Jailed Yemeni journalist given Human Rights Media Award
Posted: 17 June 2008
At risk 42-year-old recognised by Alan Johnston at awards ceremony tonight
'The authorities in Yemen are trying to silence me' - Abdulkarim al-Khaiwani
Amnesty International has tonight made a human rights media award to a leading Yemeni journalist just days after he was imprisoned by the Yemeni authorities.
The award - Amnesty's 'Special Award For Human Rights Journalism Under Threat', made by BBC journalist Alan Johnston at an emotional awards ceremony in central London tonight- was made to Abdulkarim al-Khaiwani, 42, the former editor of Yemen's political weekly newspaper Al-Shora.
Last week (9 June) Mr Al-Khaiwani was jailed for six years, a move criticised by Amnesty, which said he should 'never have been on trial in the first place' and that 'his imprisonment looks like a clear case of the authorities putting an independently-minded journalist behind bars for his criticism of government policies.'
Reflecting on his own kidnap ordeal in Gaza last year, the threat to journalists around the world and Mr Al-Khaiwani's case, Alan Johnston said:
"I benefited hugely from an extraordinary amount of public support when I was in captivity, and for that I will always be grateful.
'But of course there are so many journalists in countries like Iraq, Sri Lanka and the Philippines who go largely unnoticed by the outside world as they endure extraordinary pressures. Among them are some of the best and the bravest in our profession, and we need to be more aware of the work they do and the sacrifices that they make.
Mr Al-Khaiwani, who was on trial with 13 other defendants, appears to have been convicted as a result of his professional work as a journalist, including his coverage of armed clashes between government forces and supporters of the late Zaidi Shi'a cleric Hussein Badr al-Din al-Huthi in the northern Yemeni province of Sa'da. Some of the case's defendants were charged with violent activities and one is believed to have been sentenced to death.
Writing in Al-Shora, Al-Khaiwani has strongly criticised government policy in Sa'da and its serious impact on human rights. Hundreds, possibly thousands of people, including civilians taking no part in the violence, are believed to have been killed or forcibly displaced since 2004. The government has denied journalists and almost all independent observers access to the area and maintained a high degree of censorship.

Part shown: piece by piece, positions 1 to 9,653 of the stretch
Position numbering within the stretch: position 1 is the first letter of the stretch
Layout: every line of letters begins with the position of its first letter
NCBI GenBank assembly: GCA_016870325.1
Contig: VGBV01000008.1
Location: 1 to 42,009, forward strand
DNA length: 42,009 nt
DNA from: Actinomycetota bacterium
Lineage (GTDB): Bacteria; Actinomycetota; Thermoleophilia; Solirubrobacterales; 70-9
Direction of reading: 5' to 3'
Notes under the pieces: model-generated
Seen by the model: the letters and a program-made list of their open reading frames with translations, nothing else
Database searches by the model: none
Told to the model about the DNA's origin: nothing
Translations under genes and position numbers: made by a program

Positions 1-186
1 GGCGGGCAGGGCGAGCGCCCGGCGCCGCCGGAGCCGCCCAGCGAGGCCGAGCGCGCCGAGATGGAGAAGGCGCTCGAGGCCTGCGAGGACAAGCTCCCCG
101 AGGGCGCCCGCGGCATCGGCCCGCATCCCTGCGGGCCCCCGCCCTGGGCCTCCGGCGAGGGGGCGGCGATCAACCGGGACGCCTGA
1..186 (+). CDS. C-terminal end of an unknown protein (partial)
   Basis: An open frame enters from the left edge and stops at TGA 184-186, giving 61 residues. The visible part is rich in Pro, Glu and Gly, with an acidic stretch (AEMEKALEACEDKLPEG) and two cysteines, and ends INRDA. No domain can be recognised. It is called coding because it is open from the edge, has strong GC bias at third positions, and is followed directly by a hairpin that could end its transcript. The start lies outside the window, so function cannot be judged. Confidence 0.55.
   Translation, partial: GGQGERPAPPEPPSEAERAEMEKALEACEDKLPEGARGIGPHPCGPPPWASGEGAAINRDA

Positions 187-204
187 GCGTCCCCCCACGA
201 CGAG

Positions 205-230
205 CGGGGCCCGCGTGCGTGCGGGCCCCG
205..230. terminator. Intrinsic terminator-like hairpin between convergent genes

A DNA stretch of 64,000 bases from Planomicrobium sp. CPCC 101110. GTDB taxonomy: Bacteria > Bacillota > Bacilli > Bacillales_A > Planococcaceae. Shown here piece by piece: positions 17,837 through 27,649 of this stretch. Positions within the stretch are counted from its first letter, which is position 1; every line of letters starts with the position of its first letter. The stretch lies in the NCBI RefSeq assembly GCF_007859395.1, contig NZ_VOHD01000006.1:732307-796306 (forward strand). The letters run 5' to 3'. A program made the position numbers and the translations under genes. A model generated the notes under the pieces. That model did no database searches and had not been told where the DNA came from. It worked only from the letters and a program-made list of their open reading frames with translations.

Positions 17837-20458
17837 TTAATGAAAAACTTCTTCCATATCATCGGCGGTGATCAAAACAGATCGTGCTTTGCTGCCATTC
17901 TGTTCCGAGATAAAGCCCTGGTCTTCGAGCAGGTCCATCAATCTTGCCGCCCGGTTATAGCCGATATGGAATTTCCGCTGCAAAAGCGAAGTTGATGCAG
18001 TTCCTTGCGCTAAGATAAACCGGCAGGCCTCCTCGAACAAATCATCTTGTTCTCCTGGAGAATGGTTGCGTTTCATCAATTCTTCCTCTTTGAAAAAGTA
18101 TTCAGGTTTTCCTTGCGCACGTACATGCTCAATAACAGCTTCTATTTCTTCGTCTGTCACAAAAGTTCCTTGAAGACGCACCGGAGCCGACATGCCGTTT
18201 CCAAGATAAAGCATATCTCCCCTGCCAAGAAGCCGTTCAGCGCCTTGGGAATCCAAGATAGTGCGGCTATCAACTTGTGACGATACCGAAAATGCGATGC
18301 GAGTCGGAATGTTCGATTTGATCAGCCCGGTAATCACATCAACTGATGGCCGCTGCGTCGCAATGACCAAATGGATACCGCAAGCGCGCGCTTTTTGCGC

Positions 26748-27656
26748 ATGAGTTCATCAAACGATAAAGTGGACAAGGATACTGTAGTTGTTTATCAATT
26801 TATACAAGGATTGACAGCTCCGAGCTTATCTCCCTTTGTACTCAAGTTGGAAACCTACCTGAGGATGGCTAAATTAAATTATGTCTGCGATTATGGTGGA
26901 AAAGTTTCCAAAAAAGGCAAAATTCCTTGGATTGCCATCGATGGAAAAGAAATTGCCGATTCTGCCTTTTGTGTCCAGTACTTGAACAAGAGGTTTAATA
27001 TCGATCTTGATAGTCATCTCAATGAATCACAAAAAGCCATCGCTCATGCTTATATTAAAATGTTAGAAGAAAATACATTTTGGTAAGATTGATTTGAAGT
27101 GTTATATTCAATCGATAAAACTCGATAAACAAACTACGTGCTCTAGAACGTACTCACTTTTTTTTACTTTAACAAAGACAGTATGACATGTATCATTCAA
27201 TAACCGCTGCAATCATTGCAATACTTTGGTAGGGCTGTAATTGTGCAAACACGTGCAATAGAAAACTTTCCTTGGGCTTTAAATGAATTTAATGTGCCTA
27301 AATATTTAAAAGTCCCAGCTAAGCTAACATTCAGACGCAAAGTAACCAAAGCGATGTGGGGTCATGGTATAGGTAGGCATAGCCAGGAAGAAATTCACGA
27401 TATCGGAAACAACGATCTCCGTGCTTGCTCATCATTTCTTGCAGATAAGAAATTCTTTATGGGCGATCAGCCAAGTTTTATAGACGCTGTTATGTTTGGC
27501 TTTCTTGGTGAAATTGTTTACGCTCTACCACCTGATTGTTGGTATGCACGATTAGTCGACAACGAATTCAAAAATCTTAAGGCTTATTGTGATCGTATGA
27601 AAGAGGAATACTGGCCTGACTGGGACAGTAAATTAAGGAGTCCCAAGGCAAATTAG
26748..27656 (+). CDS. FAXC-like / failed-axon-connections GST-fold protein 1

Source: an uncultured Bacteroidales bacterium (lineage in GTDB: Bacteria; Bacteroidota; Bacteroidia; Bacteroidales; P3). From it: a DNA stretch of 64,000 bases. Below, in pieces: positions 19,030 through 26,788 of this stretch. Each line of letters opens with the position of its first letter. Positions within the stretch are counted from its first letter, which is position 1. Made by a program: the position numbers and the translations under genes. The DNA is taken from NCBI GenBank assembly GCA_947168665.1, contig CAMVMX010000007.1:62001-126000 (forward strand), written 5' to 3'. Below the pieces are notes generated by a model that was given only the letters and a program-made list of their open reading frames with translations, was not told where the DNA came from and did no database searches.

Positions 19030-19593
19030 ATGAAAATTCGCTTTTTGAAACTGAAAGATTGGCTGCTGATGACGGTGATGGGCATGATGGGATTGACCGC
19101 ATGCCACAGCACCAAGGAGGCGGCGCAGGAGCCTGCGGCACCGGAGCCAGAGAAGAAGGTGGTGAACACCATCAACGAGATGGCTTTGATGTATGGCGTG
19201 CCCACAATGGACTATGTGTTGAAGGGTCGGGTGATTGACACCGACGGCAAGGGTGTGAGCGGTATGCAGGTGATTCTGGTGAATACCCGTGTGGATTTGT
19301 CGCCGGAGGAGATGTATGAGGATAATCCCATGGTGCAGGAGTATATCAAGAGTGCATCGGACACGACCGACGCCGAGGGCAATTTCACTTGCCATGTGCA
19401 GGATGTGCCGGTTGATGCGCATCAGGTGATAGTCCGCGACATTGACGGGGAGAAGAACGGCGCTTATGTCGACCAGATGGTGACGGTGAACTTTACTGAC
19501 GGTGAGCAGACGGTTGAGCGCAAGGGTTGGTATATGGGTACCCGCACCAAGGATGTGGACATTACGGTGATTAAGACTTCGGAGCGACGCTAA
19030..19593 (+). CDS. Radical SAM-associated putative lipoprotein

Mr Al-Khaiwani has repeatedly been targeted over his journalism, suffering years' of harassment, death threats, beatings and arbitrary detention. On one occasion last year he was abducted by gunmen outside a newspaper office, apparently because of an article he wrote concerning human rights violations in Yemeni prisons. During the ordeal he was reportedly beaten and threatened with death if he continued to publish articles critical of the government.
Speaking shortly before he was imprisoned, Abdulkarim al-Khaiwani said:
'The authorities in Yemen are trying to silence me and they even appear to be prepared to lock me up to keep me quiet. I definitely don't want to go to prison again just for doing my job as a journalist, but at the same time I'm not prepared to censor myself for an easy life.
'Amnesty's support means a lot to me and I think it's really important that they make these awards to journalists under threat.'
Abdulkarim al-Khaiwani's award was accepted by Jim Boumelha, president of the International Federation of Journalists. In an 'acceptance' statement read out at the awards ceremony on the imprisoned journalist's behalf, Mr Al-Khaiwani extended his 'thanks and gratitude to Amnesty International, as well as to all those attending this event', adding that while he was suffering a prolonged 'ordeal' he has 'never been alone, thanks to the solidarity of my colleagues and support from the fledgling Yemeni human rights movement.'